Skip to main content

Quick Hits – The NRC, NYT and NRC Again

The Nuclear Regulatory Commission has posted an extremely useful FAQ about the Japan earthquake. The very first question answers a big one:

1) Can an earthquake and tsunami as large as happened in Japan also happen here?

This earthquake occurred on a “subduction zone”, which is the type of tectonic region that produces earthquakes of the largest magnitude. A subduction zone is a tectonic plate boundary where one tectonic plate is pushed under another plate. Subduction zone earthquakes are also required to produce the kind of massive tsunami seen in Japan. In the continental US, the only subduction zone is the Cascadia subduction zone which lies off the coast of northern California, Oregon and Washington. So, a continental earthquake and tsunami as large as in Japan could only happen there.

It goes on to note that only one nuclear power plant is in this area, the Columbia Generating Station in Washington, and it’s 255 miles from the coast (thus even further from the zone). That means the potent one-two punch suffered by Fukushima Daiichi cannot happen to a nuclear plant in the United States. That doesn’t absolve the industry from taking the lessons from this event, but it is mightily reassuring still.

And that’s just question 1. By all means, read the rest.


The New York Times has put up an interactive 3-D graphic showing how fuel is stored at boiling water reactors such as Fukushima Daiichi. Interesting presentation and a good explanation of why keeping the used fuel pools filled with water is so important.


The NRC is having a meeting. And you’re invited.

The U.S. Nuclear Regulatory Commission will be briefed by its staff on the NRC’s response to the ongoing nuclear event in Japan in a public meeting on March 21 at 9 a.m. at NRC Headquarters, 11555 Rockville Pike, Rockville, Md. The commission meeting will be open to public observation and will be webcast at:

This is what they’d call on Broadway a hard ticket, as you’d imagine, so the best bet, even if you live in the area, is to watch the hearing on the web or on C-Span, which will carry it.  It doesn’t look like there will be a q-and-a session, but it should be quite interesting.


Popular posts from this blog

How Nanomaterials Can Make Nuclear Reactors Safer and More Efficient

The following is a guest post from Matt Wald, senior communications advisor at NEI. Follow Matt on Twitter at @MattLWald.

From the batteries in our cell phones to the clothes on our backs, "nanomaterials" that are designed molecule by molecule are working their way into our economy and our lives. Now there’s some promising work on new materials for nuclear reactors.

Reactors are a tough environment. The sub atomic particles that sustain the chain reaction, neutrons, are great for splitting additional uranium atoms, but not all of them hit a uranium atom; some of them end up in various metal components of the reactor. The metal is usually a crystalline structure, meaning it is as orderly as a ladder or a sheet of graph paper, but the neutrons rearrange the atoms, leaving some infinitesimal voids in the structure and some areas of extra density. The components literally grow, getting longer and thicker. The phenomenon is well understood and designers compensate for it with a …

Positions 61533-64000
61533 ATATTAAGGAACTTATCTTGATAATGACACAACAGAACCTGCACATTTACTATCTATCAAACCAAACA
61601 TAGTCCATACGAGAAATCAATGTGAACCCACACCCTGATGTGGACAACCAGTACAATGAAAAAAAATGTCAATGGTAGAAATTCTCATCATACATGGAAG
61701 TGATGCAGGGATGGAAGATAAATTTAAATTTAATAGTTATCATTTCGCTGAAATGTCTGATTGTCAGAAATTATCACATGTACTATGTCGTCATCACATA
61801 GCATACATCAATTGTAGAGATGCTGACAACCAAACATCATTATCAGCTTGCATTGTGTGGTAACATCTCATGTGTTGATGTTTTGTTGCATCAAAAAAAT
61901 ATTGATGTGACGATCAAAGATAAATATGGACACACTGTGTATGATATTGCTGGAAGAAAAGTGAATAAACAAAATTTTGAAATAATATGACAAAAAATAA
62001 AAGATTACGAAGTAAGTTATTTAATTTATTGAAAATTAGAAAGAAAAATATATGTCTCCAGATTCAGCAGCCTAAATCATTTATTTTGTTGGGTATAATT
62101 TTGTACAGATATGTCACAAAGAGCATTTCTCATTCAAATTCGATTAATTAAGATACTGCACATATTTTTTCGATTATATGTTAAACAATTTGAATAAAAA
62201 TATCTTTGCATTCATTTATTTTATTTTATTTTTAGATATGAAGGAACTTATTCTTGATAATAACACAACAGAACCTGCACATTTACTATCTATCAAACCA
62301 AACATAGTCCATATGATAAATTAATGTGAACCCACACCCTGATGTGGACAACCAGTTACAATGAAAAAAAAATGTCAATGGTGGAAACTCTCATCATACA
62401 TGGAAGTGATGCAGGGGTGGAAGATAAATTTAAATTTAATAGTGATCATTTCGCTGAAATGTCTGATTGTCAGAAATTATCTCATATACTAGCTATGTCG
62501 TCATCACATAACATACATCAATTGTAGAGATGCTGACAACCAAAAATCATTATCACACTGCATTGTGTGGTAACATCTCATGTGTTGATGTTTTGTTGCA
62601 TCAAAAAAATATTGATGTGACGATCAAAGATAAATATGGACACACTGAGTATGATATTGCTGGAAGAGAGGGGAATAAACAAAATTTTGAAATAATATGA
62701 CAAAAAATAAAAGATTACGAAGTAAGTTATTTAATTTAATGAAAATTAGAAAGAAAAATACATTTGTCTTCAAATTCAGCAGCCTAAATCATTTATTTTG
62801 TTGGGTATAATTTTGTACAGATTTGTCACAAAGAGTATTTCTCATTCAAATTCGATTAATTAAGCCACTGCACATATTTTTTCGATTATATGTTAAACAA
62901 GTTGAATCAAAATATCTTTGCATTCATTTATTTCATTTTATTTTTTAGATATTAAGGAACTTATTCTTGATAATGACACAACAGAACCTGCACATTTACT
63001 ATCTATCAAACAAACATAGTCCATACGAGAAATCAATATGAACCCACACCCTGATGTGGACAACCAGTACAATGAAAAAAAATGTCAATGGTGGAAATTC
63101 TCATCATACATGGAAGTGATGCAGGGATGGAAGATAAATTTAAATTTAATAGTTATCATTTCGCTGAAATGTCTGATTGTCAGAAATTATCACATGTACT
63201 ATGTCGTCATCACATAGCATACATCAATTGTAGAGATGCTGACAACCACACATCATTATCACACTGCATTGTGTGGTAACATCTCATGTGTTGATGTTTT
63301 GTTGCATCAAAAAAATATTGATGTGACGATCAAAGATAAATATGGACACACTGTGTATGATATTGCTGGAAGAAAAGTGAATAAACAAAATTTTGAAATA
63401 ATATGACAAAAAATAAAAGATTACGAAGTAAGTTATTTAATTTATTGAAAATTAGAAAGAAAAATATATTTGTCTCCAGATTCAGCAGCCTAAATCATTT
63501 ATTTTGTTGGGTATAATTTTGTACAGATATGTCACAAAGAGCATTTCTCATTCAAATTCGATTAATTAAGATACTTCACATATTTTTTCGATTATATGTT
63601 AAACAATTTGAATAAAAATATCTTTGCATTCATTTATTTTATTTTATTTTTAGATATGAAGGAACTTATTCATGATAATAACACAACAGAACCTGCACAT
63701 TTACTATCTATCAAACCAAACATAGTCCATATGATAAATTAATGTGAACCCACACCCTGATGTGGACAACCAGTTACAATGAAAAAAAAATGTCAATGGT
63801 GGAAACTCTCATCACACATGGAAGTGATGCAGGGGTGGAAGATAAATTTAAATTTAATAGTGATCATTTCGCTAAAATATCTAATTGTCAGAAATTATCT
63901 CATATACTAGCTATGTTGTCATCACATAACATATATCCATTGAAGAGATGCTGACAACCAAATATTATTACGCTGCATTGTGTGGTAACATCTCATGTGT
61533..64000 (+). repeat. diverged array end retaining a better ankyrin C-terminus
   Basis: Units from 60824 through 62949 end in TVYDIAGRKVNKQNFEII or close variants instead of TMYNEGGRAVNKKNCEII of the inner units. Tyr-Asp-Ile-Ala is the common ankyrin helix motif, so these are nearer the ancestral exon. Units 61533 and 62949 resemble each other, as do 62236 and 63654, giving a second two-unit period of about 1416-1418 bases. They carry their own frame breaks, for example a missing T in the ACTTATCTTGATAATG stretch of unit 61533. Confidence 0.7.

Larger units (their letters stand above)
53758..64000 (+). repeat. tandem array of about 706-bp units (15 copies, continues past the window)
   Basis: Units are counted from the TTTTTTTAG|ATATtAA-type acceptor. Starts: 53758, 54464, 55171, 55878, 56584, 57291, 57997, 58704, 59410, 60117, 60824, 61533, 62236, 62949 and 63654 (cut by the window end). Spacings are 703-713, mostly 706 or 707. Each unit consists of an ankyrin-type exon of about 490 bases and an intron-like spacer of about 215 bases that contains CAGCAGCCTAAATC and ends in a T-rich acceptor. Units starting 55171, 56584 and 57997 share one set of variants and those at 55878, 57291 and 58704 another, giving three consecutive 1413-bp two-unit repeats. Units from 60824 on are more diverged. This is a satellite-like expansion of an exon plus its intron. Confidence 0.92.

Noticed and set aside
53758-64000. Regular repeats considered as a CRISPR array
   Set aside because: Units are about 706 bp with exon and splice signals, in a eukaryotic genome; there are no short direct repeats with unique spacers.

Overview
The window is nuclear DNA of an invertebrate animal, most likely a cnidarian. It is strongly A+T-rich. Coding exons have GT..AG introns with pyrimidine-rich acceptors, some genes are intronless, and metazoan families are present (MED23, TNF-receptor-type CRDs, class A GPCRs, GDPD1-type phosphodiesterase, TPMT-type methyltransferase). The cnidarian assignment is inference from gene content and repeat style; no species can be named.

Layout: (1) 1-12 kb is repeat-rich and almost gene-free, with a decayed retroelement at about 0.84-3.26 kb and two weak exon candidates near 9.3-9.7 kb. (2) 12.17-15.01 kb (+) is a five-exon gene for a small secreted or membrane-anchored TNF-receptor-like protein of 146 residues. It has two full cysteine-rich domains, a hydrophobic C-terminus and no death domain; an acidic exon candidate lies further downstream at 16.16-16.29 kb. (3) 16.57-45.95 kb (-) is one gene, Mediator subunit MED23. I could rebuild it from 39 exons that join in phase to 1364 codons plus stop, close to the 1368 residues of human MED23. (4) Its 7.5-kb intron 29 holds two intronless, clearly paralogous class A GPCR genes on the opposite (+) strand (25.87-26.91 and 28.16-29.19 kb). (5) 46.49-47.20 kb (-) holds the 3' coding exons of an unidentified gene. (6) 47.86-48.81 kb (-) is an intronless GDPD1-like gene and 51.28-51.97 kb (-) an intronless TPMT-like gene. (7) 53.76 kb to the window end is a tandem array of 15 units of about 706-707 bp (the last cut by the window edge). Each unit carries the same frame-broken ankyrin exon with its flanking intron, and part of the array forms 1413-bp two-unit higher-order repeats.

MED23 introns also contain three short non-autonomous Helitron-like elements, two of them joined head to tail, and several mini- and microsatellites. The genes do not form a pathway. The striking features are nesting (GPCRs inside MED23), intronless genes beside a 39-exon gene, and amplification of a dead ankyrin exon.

Why America Needs the MOX Facility

If Isaiah had been a nuclear engineer, he’d have loved this project. And the Trump Administration should too, despite the proposal to eliminate it in the FY 2018 budget.

The project is a massive factory near Aiken, S.C., that will take plutonium from the government’s arsenal and turn it into fuel for civilian power reactors. The plutonium, made by the United States during the Cold War in a competition with the Soviet Union, is now surplus, and the United States and the Russian Federation jointly agreed to reduce their stocks, to reduce the chance of its use in weapons. Over two thousand construction workers, technicians and engineers are at work to enable the transformation.

Carrying Isaiah’s “swords into plowshares” vision into the nuclear field did not originate with plutonium. In 1993, the United States and Russia began a 20-year program to take weapons-grade uranium out of the Russian inventory, dilute it to levels appropriate for civilian power plants, and then use it to produce…

Nuclear Is a Long-Term Investment for Ohio that Will Pay Big

With 50 different state legislative calendars, more than half of them adjourn by June, and those still in session throughout the year usually take a recess in the summer. So springtime is prime time for state legislative activity. In the next few weeks, legislatures are hosting hearings and calling for votes on bills that have been battered back and forth in the capital halls.

On Tuesday, The Ohio Public Utilities Committee hosted its third round of hearings on the Zero Emissions Nuclear Resources Program, House Bill 178, and NEI’s Maria Korsnick testified before a jam-packed room of legislators.

Washingtonians parachuting into state debates can be a tricky platform, but in this case, Maria’s remarks provided national perspective that put the Ohio conundrum into context. At the heart of this debate is the impact nuclear plants have on local jobs and the local economy, and that nuclear assets should be viewed as “long-term investments” for the state. Of course, clean air and electrons …